Forty-two percent of those in the survey listed, “I’m simply not interested” as one of the major reasons for non-attendance. This perhaps may be the most difficult of all categories with which churches must deal, since it is not a matter of the church attempting to make adjustments in activity or image, but rather one of attempting to generate interest when it is apparently not there. We sympathize with the elementary school teacher attempting to get Johnny excited by math when his mind is on baseball.

Too Money-Oriented

Forty percent of the people surveyed mentioned their feeling that churches were too money-oriented and basically more interested in their wallets than in them as persons. The recent scandals involving televangelists seem to underline this concern, and what has happened with media religion seems to have been projected to the local congregation on Main Street.

Still another significant number surveyed perceived religion as being boring and irrelevant. This response seem to corroborate the lead item response that they saw no value in church attendance. Interestingly, only 12 percent of unchurched people said they did not attend because they didn’t believe in God. While many in the Church have assumed that the unchurched have rejected faith itself, this does not seem to be true. Many claimed to be open to spiritual things, but have closed themselves to institutional expressions of spirituality. For the most part, it is not God they have rejected; it is the Church.

If the Charlotte survey is any indication of what the unchurched population is thinking — and there is no reason to doubt that it is a typical slice of society — then the Church is left with a curious recipe of both good and bad ingredients. The good news is that the overwhelming majority of those outside its walls have not rejected God, but the bad news is that they continue to reject the way it is representing God.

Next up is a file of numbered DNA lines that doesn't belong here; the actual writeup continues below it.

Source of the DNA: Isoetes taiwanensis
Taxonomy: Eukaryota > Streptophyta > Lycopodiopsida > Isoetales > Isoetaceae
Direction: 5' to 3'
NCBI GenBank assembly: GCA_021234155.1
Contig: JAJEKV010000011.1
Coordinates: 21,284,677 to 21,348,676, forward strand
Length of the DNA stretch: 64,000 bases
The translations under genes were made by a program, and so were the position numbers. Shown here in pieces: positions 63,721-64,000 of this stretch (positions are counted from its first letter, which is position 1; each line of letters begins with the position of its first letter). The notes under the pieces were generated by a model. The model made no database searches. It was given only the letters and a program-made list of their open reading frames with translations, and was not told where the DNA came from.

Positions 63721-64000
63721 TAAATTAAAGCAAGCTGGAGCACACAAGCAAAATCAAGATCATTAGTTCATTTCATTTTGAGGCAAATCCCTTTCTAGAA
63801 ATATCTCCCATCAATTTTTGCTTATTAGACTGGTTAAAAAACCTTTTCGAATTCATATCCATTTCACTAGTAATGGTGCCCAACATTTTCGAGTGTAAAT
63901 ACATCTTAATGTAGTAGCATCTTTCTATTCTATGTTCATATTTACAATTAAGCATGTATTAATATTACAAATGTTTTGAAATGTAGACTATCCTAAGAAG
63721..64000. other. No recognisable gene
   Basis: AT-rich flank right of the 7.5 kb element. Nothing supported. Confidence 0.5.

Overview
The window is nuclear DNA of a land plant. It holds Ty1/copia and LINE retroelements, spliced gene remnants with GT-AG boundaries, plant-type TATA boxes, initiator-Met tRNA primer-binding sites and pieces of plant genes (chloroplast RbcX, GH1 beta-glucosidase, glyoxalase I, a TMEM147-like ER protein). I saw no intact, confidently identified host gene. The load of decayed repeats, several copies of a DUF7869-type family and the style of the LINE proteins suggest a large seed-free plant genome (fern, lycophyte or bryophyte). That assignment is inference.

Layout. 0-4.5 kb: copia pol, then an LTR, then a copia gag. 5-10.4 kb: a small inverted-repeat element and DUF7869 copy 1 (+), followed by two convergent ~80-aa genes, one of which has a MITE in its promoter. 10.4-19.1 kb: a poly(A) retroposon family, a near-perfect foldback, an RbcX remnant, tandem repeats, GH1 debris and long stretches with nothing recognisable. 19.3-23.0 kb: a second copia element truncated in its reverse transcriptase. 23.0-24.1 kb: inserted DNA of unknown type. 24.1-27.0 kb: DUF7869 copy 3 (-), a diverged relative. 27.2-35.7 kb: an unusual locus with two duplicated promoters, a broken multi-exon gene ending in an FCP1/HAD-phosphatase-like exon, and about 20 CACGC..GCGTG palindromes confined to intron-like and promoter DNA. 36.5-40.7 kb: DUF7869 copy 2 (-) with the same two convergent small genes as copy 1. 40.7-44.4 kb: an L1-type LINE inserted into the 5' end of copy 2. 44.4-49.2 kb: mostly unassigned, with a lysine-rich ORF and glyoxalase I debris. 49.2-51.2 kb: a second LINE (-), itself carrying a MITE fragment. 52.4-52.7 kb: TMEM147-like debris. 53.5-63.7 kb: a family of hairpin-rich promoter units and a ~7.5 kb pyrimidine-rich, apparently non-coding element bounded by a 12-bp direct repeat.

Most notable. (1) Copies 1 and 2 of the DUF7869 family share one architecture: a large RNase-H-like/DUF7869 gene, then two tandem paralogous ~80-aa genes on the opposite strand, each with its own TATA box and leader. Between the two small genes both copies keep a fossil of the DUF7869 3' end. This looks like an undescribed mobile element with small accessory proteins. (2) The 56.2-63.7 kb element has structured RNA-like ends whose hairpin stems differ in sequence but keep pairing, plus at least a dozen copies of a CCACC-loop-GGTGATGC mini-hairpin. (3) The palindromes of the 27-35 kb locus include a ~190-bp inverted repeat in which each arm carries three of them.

To be sure, churches face an uphill climb, but not an impossible one. If they are willing to take to heart the information gathered by a nationally respected polling agency, they at least have the foundation on which to build. Laying the groundwork for more effective ministry involves a number of adjustments which include changing our stereotypes of the unchurched, placing a greater emphasis on the spiritual, striving to be more flexible in compromising difference, and looking for more creative ways to achieve relevancy in presenting spiritual truths. While the Gospel may not be irrelevant, apparently the churches’ methods of presenting it are being seen by others as being that way.

Program changes begin with attitude changes. If churches are willing to alter their attitudes, they will have taken the first major step toward possible recovery of at least a portion of the population which describes itself as being alienated from their sanctuaries.

DR. DICKSON has spent 53 years as a Lutheran pastor, college professor, and writer. He lives in Hickory, N.C.